Government / 5- Chronology of U.S. Governor (1898-1946)
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Rexford Guy Tugwell
1898 John Rutter Brooke
First military governor under U.S. rule. He was named governor and general commander of Puerto Rico by Republican President William McKinley after the departure from the island of General Nelson A. Miles, who commanded the military campaign of the U.S. invasion. Brooke arrived in Puerto Rico in the town of Arroyo on July 31, 1898, six days after the invasion began. With few changes, he maintained the autonomous government that had been established on the island before the U.S. invasion. After his short time in power (October 18 to December 6, 1898), he was sent to Cuba to serve as commander of the military department.

1898-1899 Guy Vernor Henry
Second military governor of Puerto Rico. He was named governor and general commander of Puerto Rico by Republican President William McKinley. During the U.S. invasion, he was commander of the Ponce district. During his term as governor of the island, he dissolved the autonomous government. The island would be ruled by four departments, Interior, Treasury, State and Justice. His government was also characterized by obligatory vaccination for smallpox, the creation of the island police, the reduction of the work day to eight hours, the recognition of civil marriage, and the legalization of divorce, which was controversial for a mostly Catholic population.

1899-1900 George Whitefield Davis
Last military governor under U.S. rule. He was named by President William McKinley. Prior to his term in office, Davis, a brigadier general, worked on the construction of the Panama Canal and served as governor of the Canal Zone. He put an end to the seditious parties in the interior of the island, established the island Board of Education and Prisons Board, implemented a U.S.-style educational system and established the right of habeas corpus, the right of a citizen to appear immediately before a judge to determine if the citizen's arrest is lawful.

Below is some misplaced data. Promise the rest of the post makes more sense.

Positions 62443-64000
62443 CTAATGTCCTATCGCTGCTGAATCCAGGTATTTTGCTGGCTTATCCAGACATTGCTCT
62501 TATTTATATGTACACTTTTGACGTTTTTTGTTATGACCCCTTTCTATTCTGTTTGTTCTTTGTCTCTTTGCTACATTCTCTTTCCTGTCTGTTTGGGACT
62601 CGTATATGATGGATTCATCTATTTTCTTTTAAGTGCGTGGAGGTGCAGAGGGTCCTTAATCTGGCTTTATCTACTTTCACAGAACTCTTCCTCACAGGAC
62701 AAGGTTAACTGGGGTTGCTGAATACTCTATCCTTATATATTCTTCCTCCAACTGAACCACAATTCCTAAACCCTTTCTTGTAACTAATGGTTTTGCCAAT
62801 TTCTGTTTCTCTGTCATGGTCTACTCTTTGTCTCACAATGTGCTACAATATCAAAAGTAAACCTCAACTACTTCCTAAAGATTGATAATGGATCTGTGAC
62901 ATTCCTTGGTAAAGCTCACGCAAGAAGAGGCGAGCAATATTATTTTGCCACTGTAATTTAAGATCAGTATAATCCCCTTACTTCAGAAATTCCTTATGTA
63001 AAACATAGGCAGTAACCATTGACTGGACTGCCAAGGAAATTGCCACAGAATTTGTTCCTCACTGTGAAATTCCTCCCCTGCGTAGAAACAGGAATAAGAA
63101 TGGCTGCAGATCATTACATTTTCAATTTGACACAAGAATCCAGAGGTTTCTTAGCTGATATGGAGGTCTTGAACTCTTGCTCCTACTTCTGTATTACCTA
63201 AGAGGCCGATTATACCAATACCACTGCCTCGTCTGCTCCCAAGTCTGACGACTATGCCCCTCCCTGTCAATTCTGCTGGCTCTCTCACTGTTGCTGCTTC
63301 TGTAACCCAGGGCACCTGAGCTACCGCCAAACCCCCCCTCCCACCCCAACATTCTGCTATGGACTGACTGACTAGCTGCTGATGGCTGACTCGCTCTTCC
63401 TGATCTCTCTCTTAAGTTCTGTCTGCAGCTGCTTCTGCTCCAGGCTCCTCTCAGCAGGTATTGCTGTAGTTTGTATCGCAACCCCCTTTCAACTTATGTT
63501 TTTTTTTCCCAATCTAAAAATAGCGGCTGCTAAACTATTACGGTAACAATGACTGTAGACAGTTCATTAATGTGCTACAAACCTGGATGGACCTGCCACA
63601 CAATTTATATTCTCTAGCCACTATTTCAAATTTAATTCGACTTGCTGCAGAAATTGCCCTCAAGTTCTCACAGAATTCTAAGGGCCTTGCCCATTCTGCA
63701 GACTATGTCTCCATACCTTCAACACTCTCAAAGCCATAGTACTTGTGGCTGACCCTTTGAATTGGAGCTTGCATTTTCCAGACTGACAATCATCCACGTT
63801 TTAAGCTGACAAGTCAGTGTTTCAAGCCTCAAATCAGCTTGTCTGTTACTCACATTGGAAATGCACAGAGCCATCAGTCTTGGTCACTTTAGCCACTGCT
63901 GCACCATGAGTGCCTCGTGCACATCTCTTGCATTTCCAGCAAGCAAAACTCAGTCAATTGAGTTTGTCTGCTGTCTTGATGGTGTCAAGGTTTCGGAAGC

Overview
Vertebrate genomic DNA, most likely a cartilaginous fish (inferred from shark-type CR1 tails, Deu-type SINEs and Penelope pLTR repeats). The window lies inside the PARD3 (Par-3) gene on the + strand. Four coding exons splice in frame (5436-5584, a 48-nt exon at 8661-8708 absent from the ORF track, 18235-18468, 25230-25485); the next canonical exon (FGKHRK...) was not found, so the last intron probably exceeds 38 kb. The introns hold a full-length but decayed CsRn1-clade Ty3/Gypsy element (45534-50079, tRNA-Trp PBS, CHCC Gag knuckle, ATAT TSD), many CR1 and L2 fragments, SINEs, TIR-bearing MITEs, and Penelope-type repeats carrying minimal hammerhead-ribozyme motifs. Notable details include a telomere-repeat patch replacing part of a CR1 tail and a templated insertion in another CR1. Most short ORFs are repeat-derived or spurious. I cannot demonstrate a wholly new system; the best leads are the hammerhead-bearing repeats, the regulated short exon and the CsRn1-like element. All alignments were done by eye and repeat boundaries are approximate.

1900- 1901 Charles H. Allen
First civil governor of Puerto Rico under the Foraker ActForaker Act: Also known as the Organic Act of 1900, it is a United States federal law that authorized the establishment of a civilian government in Puerto Rico. of 1900. Allen was named by President William McKinley. He previously served as a Republican legislator in the U.S. House of Representatives in Washington and as Secretary of the Navy during the Spanish-American War. During his term in office, the electric trolley from San Juan to Río Piedras was established.